Additives are often during polymer processing to obtain certain properties in the final product and improve its ease of processing. Two important material properties that affect melt electrospinning process are viscosity and conductivity. Although viscosity is influenced by the molecular weight and structure of its molecular chain, it may also be altered by having additives. Conductivity of the polymer melt may also be improved by having additives. Nayak et al (2013) investigated the effect of viscosity and conductivity on melt electrospinning of polypropylene (PP). Rheology modifiers, poly(ethylene glycol) (PEG) and poly(dimethyl siloxane) (PDMS) and ionic salt in the form of sodium oleate (SO) was added to determine their effect on melt electrospinning. Both PEG and PDMS were able to reduce the shear viscosity of the PP melt and finer fiber diameters were produced. However, the uniformity of the fiber diameter was not as good as with the addition of sodium oleate (SO). Although SO increases the viscosity of the PP melts, it was able to produce fibers that are finer than PEG and PDMS additives. The smallest fiber diameter was obtained for 7 wt% of SO. More than this, the fiber diameter increases and it can be attributed to a larger Taylor cone formed. In agreement with the study by Nayak et al (2013), Chen et al (2014) demonstrated the effect of salt additives by electrospinning polypropylene (PP) mixed with either stearic acid or sodium stearate by compounding. With 8 to 10 wt% of the additives, the electrospun PP fiber diameter was reduced from more than 5 µm to less than 2 µm. Malakhov et al (2020) showed that with the addition of sodium sodium stearate, the viscosity of PP melt decreases while conductivity of the melt increases. This significantly reduces the diameter of melt electrospun PP from a range of 10 to 65 µm to 2 to 10 µm. However, with just 3% sodium stearate, the water contact angle of the melt electrospun membrane reduces from 103° to 79° despite having a smaller fiber diameter. The sodium stearate did not leach out from the fiber matrix despite immersion in water as shown by the water contact angle remaining unchanged. However, higher concentration of the additives reverses the trend leading to larger fiber diameter. Polar additives are heavily influenced by the electric field and this generates a greater stretching force on the electrospinning molten polymer which reduces the fiber diameter. However, at higher concentration of additives, agglomeration may takes place resulting in less uniform distribution and lower stretching force across the electrospinning jet length which leads to larger fiber diameter. Since melt electrospinning does not require the use of solvents, it is considered a more environmentally friendly way of producing thinner fibers. To improve the environmental sustainability of this process, naturally derived polymers and additives may be selected for production of fibers. Koenig et al (2020) examined the use of biobased dyes, alizarin, hematoxylin and quercetin as conductive additives to reduce the diameter of polylactic acid (PLA) fibers produced by melt electrospinning. All three biobased additives were able to reduce fiber diameter compared to pure melt electrospun PLA. The three additives had different influences on PLA properties and hence the mechanism of diameter reduction. The greatest diameter reduction was produced using 2% (w/w) hematoxylin which reduced the average fiber diameter by 77% with a fiber diameter of 16 µm. It was found that at the melt spinning temperature of 275 °C, there is degradation of the polymer with hematoxylin and the reduced molecular weight favoured the reduction in fiber diameter. For alizarin, its addition increases the viscosity of the PLA melt and a plasticizer was added to mitigate it. Alizarin increases the conductivity of the PLA and the resultant combination produces a diameter reduction to 24 µm, a 63% diameter reduction. Finally, with the addition of quercetin, it reduces the melt viscosity but has limited influence on the electrical conductivity. A melt fiber diameter of 37 µm was collected.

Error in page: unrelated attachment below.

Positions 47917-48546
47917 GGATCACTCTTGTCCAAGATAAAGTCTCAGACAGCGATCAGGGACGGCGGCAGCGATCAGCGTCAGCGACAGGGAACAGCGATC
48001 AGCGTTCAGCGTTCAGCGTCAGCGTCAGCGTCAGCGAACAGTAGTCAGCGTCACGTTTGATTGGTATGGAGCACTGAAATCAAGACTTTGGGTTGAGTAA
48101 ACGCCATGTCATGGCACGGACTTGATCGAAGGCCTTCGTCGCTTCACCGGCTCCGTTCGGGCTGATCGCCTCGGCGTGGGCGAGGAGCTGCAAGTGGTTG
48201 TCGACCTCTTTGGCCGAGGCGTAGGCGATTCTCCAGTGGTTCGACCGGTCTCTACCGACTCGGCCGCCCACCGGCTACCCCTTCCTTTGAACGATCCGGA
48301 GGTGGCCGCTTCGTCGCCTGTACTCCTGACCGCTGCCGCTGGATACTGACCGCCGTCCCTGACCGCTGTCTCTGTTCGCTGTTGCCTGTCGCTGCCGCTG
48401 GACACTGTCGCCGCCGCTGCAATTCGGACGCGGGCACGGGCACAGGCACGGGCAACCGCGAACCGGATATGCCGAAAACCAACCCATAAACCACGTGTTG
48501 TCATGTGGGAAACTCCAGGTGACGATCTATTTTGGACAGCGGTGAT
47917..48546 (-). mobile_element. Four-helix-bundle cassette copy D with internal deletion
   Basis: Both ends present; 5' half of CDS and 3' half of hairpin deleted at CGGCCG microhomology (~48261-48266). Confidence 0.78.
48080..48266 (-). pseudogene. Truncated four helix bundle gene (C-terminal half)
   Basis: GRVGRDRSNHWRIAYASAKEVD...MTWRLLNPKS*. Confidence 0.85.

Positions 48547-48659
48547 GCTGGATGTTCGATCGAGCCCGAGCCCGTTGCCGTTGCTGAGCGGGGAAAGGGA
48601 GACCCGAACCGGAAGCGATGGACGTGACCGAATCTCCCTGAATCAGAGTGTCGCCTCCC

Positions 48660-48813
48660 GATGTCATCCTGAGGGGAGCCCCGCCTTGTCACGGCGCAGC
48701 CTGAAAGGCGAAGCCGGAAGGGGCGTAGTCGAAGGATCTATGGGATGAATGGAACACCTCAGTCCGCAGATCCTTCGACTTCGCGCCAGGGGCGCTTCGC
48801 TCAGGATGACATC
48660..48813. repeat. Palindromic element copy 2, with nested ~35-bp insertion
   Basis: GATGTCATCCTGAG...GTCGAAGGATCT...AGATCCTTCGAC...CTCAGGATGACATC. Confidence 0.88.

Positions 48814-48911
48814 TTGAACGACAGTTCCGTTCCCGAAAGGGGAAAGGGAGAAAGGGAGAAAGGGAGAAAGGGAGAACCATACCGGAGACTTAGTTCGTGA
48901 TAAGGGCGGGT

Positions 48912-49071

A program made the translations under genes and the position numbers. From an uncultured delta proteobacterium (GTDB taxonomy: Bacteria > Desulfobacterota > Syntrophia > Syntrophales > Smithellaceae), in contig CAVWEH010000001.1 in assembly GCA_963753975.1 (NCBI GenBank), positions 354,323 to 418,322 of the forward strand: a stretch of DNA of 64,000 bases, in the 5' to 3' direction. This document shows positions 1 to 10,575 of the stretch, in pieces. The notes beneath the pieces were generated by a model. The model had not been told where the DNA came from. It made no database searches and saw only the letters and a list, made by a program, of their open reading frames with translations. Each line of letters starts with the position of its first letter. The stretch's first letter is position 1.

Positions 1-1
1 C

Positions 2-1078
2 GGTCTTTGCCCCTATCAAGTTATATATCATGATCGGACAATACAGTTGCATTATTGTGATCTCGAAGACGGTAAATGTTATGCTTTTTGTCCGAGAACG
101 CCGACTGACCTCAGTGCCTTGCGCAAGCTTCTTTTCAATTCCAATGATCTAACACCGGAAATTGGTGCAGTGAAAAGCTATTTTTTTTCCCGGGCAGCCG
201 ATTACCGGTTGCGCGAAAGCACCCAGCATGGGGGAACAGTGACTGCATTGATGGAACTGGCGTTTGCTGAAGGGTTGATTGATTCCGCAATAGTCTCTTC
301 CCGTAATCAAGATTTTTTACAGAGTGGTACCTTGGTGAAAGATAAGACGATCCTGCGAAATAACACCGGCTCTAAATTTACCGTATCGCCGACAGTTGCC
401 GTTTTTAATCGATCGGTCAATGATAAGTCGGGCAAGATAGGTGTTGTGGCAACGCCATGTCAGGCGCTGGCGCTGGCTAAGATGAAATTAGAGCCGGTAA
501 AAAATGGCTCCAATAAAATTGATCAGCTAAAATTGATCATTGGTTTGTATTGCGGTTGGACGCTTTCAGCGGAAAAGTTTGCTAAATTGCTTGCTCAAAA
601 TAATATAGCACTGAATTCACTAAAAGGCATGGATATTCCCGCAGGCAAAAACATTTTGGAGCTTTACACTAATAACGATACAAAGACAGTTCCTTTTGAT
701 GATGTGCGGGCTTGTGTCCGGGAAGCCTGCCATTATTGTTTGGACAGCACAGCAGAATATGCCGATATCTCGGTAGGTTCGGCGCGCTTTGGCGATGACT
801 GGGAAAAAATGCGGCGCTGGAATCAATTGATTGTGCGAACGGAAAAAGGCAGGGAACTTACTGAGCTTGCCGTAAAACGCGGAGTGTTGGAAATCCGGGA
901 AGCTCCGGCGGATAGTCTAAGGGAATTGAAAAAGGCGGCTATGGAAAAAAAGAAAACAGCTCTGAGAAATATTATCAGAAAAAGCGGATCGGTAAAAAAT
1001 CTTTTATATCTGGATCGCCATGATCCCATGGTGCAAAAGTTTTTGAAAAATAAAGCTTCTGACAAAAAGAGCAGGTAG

The effect of tip to collector distance on fiber diameter depends on the electric field strength and the allowable stretch at the given distance. Some reports that suggest that tip to collector distance has little influence on fiber diameter [Ogata et al 2007; Brown et al 2014]. Sarwar et al (2019) showed in their melt electrospinning of poly(ether-block-amide) (PEBA), at a tip to collector distance from 20 to 60 mm, melt electrospun PEBA fiber diameters decreased from 12.5 to 5 µm. This is probably due to the longer distance and travel time allows greater stretching of the spinning jet. However, further increase of the distance to 100 mm led to an increase in fiber diameter to 7.5 µm. This is due to a reduction in electrostatic field strength and jet solidification before reaching the collector. Other studies also showed increasing fiber diameter with greater tip to collector distance while maintaining the same applied voltage [Fang et al 2012; Sarwar et al 2019].